We surmised that perhaps we were sailing through an immense shoal of squid. Their oblong bodies  being the source of the illumination we were seeing. But, we were not sure. The mystery of exactly what we saw that night has always intrigued me from time to time over the years.

Then this winter I started reading The Long Way by Bernard Moitessier. I discovered the answer to the mystery I and the others had seen on the schooner over twenty years ago. My AHA moment came when I read this passages in Moitessier's book:

"Here and there, large flashes the size of a soccer ball appear in the sea, shining like giant glow warms. I have often seen them in the trades, and kept them in sight for sometimes thirty seconds before they went out. At first, I took them for the eyes of strange animals risen from the depths. I had even harpooned them, from the deck of my second Marie-Thérèse, both disappointed and relieved not to haul up a giant squid gnashing its beak at the end of my harpoon."

It seems he too had also surmised that they could be groups of  large squid emitting the glow. But,  he explained a little later on what they really were:

"The globes of fire that I saw in the waves earlier can be seen more than a hundred yards away now that the fog has lifted. They are plankton colonies, not the eyes of monster squids; I read the explanation somewhere. But I will probably never know why they shine so brightly, only to suddenly go out for no apparent reason. I would like Joshua to surf into one: at that speed, it would make fabulous fireworks in the staysail."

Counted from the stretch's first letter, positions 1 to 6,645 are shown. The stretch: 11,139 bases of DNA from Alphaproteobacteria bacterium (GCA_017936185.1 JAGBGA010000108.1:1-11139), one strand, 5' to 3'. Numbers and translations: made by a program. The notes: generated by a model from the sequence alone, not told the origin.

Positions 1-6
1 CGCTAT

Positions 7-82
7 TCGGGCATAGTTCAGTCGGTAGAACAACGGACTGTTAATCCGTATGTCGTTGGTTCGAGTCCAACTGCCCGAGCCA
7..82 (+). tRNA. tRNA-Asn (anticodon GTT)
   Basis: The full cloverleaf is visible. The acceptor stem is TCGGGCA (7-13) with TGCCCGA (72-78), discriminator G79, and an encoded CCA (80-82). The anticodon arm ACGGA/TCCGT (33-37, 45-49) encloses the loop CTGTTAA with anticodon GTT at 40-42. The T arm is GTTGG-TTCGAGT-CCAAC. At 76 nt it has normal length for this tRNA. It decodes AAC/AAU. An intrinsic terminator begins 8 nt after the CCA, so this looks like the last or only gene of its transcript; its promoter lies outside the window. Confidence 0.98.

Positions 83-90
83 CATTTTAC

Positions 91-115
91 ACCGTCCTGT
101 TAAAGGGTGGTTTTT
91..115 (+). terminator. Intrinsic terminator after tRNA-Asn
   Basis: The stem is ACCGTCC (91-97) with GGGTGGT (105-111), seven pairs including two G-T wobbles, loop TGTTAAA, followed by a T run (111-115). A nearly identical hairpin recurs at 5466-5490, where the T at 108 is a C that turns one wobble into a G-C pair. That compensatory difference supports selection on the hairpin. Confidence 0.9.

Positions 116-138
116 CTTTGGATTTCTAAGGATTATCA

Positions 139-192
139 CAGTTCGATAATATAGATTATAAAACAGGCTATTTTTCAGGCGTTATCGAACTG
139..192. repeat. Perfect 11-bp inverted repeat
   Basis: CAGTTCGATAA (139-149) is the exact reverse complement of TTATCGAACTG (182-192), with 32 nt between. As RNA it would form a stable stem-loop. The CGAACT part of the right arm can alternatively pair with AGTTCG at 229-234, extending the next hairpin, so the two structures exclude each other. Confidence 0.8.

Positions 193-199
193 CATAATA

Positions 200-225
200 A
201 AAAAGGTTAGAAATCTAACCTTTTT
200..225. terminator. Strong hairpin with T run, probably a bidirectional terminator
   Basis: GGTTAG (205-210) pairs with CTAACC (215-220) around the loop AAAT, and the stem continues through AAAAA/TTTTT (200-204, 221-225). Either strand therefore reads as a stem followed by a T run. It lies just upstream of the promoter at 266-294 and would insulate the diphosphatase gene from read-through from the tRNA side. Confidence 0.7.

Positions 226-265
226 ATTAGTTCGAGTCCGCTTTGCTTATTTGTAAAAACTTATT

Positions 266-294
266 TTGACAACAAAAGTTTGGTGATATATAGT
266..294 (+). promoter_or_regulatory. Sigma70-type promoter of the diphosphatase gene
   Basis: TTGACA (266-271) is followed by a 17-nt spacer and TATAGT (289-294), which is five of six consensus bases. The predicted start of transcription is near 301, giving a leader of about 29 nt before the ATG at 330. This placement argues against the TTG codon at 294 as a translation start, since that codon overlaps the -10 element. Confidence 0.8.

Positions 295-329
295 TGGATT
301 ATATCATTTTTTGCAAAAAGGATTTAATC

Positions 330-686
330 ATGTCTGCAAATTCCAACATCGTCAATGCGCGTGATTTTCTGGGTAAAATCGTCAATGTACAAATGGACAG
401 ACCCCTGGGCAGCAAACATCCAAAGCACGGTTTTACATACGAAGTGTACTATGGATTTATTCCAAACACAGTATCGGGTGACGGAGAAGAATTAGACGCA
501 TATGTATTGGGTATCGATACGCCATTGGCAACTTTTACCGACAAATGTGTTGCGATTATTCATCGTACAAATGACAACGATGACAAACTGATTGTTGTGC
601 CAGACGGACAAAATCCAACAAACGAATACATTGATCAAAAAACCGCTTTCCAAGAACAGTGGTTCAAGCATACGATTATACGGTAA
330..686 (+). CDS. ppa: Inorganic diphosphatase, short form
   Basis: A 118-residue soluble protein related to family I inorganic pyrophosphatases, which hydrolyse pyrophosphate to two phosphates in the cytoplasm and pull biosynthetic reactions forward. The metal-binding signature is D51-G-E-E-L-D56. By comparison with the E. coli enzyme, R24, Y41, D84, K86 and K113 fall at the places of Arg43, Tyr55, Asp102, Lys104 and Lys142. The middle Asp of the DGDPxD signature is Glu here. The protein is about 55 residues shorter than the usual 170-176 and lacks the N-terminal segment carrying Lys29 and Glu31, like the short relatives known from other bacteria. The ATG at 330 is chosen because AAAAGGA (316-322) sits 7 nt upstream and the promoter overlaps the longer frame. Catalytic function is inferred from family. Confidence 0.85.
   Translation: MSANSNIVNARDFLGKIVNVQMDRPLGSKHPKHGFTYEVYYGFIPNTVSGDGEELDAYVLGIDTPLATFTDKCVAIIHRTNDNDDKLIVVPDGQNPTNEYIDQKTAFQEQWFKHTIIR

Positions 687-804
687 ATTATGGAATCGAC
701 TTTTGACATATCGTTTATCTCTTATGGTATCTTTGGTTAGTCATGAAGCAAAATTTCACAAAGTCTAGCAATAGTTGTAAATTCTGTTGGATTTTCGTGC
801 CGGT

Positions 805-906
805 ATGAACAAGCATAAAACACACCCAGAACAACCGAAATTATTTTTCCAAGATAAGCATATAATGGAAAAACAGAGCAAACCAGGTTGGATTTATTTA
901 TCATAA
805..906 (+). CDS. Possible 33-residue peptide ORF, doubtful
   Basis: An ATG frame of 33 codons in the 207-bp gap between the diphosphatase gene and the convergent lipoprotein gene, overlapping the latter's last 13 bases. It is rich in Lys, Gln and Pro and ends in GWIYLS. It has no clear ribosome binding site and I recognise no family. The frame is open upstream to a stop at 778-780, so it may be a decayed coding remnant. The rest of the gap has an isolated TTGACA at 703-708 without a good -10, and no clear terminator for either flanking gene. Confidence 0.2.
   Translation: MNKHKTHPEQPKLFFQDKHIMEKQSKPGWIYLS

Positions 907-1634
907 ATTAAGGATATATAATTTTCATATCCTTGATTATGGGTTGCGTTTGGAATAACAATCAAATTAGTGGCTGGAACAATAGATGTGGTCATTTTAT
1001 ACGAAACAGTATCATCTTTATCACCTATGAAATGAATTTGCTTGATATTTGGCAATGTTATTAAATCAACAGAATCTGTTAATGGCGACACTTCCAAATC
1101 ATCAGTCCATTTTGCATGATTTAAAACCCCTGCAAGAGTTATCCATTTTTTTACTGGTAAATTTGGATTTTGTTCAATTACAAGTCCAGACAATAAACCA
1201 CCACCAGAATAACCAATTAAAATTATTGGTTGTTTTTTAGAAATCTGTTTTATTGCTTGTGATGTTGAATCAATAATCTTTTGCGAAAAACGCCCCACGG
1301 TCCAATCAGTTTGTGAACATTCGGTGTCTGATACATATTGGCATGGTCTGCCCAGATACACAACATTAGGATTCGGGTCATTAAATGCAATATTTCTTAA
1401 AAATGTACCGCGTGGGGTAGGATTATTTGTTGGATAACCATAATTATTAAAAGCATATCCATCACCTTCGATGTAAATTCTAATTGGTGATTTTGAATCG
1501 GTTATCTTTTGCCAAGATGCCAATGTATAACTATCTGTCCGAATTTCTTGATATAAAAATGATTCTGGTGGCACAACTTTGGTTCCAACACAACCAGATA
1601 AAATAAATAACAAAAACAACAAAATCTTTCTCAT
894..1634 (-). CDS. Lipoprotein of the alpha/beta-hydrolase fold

So the mystery that haunted my memory for all those years is solved thanks to Mr. Moitessier.

Wednesday, March 18, 2015


Took a little road trip to spend a little time near the ocean:

Saturday, March 14, 2015


Last season I bought an Angle Clamp that I planned to use to repair some joinery on board. The winter did not allow for any work on board. Though a blizzard blew enough snow through the cockpit hatches to fill the bilge with ice:

When the temperature finally reached the mid 50 degree range I was hoping that some of this ice would have melted a bit so I could start to remove it. Unfortunately, it was still a pretty solid block of ice, I took out the heat gun and tried to start melting  some of it. It did start to melt but, holding the heat gun for any length of time was tiring. So I looked around to see if I could use something that would hold the heat gun while I used a wet dry vac to start removing the melted water. The Angle Clamp looked promising:

I clamped the handle of the Heat Gun in the clamp and laid the clamp across the bilge opening. It worked somewhat but the heat gun drooped and was not directed onto the top of the ice. Since the heat gun can cause damage to wood and fiberglass if the heat is directly applied to them I needed to make sure  I could direct the heat to the areas where the ice was prevalent.  Looking around I saw one of the fiberglass fishing wire poles I use to occasionally fish electrical wires on board. I placed it across the bilge opening and under the handle of the heat gun. It allowed me to perfectly direct the heat onto the top of the ice while removed the melting water:

It worked great. I managed to remove about twelve gallons of the melted ice water over the course of a few hours. ONE NOTE OF CAUTION: I would not leave the heat gun on while unattended and also make sure keep it away from any combustible parts of the boats structure.